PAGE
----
Directed by John
Lasseter and Ash Brannon (1999, Pixar)
Featuring voices by Tom Hanks, Tim Allen, Joan Cusack, Kelsey
Grammer, Don Rickles, and Wallace Shawn
Woody is kidnapped by a toy collector, and the other toys go into
the city to rescue him.
July 9th, 2016 on
DVD for the 5th time
I love watching old classics like this with my kids,
who are just really discovering the magic of movies. Instead of just
watching the visuals, they are asking questions. There are a lot of
questions to ask about this movie, but mainly it's about leaving a
legacy, a very adult emotion. And it does this through tears (Jessie's
song), and huge amounts of laughter (I liked the way the villain
complained about going all the way to work on a Saturday, when it's just
across the street!).
March 27th, 2009 on
DVD for the 4th time
As with the first Toy Story, this movie gets a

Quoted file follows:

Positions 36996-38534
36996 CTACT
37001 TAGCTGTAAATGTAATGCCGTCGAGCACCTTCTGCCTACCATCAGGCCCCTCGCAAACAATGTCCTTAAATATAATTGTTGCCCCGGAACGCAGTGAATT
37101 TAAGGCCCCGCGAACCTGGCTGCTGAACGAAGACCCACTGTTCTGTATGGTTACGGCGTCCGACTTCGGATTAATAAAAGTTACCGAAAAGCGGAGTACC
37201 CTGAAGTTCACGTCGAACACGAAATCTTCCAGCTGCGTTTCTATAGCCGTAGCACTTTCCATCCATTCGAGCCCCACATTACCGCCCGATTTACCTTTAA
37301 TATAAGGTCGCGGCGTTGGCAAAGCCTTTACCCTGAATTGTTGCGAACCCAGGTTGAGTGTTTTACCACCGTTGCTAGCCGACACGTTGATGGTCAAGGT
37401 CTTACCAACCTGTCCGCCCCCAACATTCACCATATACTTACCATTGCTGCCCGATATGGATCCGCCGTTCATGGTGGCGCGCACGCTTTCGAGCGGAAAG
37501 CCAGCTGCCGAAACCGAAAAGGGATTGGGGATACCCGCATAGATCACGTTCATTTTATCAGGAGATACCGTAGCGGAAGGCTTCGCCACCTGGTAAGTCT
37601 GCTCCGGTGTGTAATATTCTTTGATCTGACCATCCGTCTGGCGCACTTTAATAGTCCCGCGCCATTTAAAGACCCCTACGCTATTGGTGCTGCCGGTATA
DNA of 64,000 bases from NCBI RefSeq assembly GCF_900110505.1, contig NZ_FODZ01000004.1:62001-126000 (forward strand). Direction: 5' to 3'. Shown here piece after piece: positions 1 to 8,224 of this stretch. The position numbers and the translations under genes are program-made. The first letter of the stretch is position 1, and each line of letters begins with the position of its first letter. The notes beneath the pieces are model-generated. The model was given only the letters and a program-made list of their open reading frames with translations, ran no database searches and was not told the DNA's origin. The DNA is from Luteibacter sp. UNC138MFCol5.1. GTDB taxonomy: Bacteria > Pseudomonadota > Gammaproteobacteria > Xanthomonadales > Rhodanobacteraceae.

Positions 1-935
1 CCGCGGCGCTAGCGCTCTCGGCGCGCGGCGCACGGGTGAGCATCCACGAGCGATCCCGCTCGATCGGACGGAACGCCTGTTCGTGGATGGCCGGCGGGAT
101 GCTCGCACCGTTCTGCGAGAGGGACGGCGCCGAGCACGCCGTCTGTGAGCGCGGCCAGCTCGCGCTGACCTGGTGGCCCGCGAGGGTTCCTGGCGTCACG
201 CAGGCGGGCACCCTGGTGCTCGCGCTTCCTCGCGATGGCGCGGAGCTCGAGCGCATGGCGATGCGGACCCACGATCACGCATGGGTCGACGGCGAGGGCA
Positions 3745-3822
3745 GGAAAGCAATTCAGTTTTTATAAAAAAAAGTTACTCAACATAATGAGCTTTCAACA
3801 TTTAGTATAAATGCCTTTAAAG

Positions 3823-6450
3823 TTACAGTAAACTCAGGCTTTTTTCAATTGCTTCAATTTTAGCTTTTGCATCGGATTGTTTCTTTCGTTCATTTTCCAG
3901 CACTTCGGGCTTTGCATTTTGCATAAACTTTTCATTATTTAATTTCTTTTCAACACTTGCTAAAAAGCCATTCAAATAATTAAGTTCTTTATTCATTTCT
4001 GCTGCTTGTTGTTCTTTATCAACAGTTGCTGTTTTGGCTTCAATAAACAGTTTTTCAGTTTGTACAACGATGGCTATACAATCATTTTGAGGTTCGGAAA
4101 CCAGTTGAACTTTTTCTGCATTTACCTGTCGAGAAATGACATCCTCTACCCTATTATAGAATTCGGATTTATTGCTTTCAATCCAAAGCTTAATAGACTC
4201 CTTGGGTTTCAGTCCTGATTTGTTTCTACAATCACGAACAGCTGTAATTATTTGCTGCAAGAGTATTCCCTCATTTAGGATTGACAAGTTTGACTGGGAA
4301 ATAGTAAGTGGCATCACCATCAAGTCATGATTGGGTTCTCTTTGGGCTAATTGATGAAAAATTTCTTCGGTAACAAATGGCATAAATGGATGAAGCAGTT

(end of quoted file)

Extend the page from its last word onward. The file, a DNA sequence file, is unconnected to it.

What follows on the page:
different feel when watching it with your own children. I think it's
even more powerful, though of course the kids don't understand half the
references that make adults like it so much!
February 17th, 2006
on DVD for the 3rd time
I still think this is the better of the two Toy Story
movies. Watching it on DVD gives it a lot of visual power, and I liked
the characters a lot. It was really funny, and well-worth watching over
November 5th, 2000 on Video
for the 2nd time
The true test of a comedy, as far as I'm concerned, is how well it
stands up not only on second viewing, but best of all, when that second
viewing occurs when I'm extremely tired. And Toy Story 2 passed
I don't think I laughed quite as hard as the last time, but it